Sarah Ryder was eight years old when she first heard Tim Mcgraw sing “Where The Green Grass Grows” on her small-town Pennsylvania country radio station. Captivated by the sweet sound, she didn’t turn the dial for the rest of the day.
“I was hooked,” she tells American Songwriter. “From there I really began paying attention to country music. I started attempting to write a bit after that. I went and saw George Strait a few years later and he sat in a chair with just a guitar and sang ‘Amarillo By Morning’. The whole stadium was quiet, united for just a few moments over a song. I knew right then I seriously wanted to create music that so many can relate to and feel understood by.”
Since that moment, Ryder has dedicated her songwriting craft to resonate song stories that reveal the most intimate pieces of her personal life to the audience, while leaving space for them to find pieces of their own story in hers. Ryder is admittedly an old soul. Influenced by her favorite artists from the ‘70s through the ‘90s, the artist exhibits wisdom well beyond her years.
Her latest single, “Get Back” peels back personal layers of her love life for the sake of creating community in her heartache. “‘Get Back’ is about a girl who has changed for someone and looks in the mirror wanting to get to the place in her heart and soul where she is her truest self unashamed again,” Ryder says. “She has gotten off track by trying to please a man who doesn’t really see and love her well. Nothing feels better than being accepted by people around you as your authentic self and sometimes that unfortunately means removing, in this, a man who simply does not respect her.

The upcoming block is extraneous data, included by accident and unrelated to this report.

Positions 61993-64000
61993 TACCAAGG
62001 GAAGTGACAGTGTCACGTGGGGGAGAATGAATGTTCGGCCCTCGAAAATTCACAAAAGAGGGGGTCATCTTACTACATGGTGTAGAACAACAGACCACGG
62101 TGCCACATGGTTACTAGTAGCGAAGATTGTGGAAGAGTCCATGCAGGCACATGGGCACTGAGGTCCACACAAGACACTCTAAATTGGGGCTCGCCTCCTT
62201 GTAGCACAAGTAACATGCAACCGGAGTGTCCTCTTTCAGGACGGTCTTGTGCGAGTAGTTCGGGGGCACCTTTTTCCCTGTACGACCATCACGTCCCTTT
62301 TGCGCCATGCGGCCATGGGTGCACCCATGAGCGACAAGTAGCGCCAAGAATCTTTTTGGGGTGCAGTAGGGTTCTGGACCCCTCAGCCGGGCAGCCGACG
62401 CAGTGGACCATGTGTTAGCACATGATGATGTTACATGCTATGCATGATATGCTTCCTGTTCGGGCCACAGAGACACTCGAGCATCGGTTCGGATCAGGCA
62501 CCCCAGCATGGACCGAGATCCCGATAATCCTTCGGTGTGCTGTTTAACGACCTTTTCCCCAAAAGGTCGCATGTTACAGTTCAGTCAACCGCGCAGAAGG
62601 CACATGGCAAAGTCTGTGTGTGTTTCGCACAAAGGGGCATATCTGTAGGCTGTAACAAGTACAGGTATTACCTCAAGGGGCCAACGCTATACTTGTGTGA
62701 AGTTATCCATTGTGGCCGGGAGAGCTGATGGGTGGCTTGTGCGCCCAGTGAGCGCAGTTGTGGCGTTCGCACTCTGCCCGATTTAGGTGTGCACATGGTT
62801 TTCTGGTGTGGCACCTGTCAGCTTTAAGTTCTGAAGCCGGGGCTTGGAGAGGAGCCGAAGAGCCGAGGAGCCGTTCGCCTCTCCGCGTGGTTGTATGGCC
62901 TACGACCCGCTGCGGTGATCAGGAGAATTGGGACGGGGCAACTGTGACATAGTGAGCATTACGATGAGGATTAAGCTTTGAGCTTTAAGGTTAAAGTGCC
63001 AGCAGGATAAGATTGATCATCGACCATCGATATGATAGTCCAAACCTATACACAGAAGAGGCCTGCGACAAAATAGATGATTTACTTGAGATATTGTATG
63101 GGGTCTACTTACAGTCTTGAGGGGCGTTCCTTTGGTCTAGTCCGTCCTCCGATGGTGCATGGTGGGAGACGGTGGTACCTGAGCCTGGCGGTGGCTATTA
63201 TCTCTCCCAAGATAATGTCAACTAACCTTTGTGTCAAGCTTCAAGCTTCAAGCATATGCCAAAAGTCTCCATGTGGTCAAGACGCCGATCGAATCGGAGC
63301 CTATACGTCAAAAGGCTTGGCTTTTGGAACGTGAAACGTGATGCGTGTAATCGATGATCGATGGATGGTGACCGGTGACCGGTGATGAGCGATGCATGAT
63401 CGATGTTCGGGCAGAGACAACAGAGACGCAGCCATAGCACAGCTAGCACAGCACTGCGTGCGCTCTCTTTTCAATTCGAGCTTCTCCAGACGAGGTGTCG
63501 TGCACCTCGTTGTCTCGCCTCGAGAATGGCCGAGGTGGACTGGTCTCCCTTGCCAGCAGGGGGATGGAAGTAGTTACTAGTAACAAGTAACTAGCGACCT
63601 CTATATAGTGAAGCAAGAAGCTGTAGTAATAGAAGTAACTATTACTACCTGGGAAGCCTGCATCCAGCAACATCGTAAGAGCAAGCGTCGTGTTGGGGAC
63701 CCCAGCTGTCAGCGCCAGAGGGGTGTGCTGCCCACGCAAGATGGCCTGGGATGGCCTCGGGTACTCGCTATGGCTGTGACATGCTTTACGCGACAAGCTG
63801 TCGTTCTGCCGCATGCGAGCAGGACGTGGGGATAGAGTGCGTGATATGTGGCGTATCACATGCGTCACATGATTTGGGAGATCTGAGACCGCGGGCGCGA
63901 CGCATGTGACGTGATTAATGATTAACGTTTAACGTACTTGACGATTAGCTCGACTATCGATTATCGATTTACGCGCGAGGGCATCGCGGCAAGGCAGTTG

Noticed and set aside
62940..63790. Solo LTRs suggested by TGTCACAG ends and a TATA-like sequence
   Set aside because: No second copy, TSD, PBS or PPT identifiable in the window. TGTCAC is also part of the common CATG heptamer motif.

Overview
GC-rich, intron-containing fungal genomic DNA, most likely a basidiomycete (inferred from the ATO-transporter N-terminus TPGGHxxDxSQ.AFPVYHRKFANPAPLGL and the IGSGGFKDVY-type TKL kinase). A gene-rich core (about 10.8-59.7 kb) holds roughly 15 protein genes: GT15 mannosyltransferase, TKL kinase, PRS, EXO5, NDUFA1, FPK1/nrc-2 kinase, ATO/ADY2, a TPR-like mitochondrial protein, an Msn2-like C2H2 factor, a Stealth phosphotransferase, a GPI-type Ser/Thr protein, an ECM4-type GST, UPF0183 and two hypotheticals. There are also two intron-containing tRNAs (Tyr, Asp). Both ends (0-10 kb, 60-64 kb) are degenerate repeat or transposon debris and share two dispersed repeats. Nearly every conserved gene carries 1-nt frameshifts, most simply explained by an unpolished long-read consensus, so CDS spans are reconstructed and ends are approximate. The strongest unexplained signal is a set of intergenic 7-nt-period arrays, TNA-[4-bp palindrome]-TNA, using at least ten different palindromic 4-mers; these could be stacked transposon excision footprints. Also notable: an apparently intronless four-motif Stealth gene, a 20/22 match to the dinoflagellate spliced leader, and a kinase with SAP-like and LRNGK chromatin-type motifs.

Lyrically, the song is a deeply personal track steeped in her own experience. Ryder admits the song is about her marriage that unraveled in 2019. Yet, her inviting vulnerability allows the message to transcend her own story to meet others where they are in their heartbreak journey. “We had separated and this song just rolled off my tongue immediately after,” says Ryder. “I was emotional knowing I was in a place that had gotten so far from where I should be, so this song was meant to be a pep talk to myself at first—I hope it can be a pep talk to others as well.”
The message seems simple to her now on the feel-good side of splitting up, but it was not clear in the murk of her marriage at the time. Her sentiment is poignantly portrayed in the line: can’t build a happy home with only sticks and stones / and a man who only dims your light.
“I truly believe that we should be strong on our own two feet. I don’t think that any friendship or relationship should change the bright light within us at all,” says Ryder. “We don’t have to put up with being mistreated ever, and shouldn’t. It should not be that hard. Yes, relationships of all kinds take work, but they should be built on true love, respect, and boundaries which in the end, should not be something that breaks your heart. You should never change who you are for another person.”
Listen to Sarah Ryder’s new single, “Get Back,” below.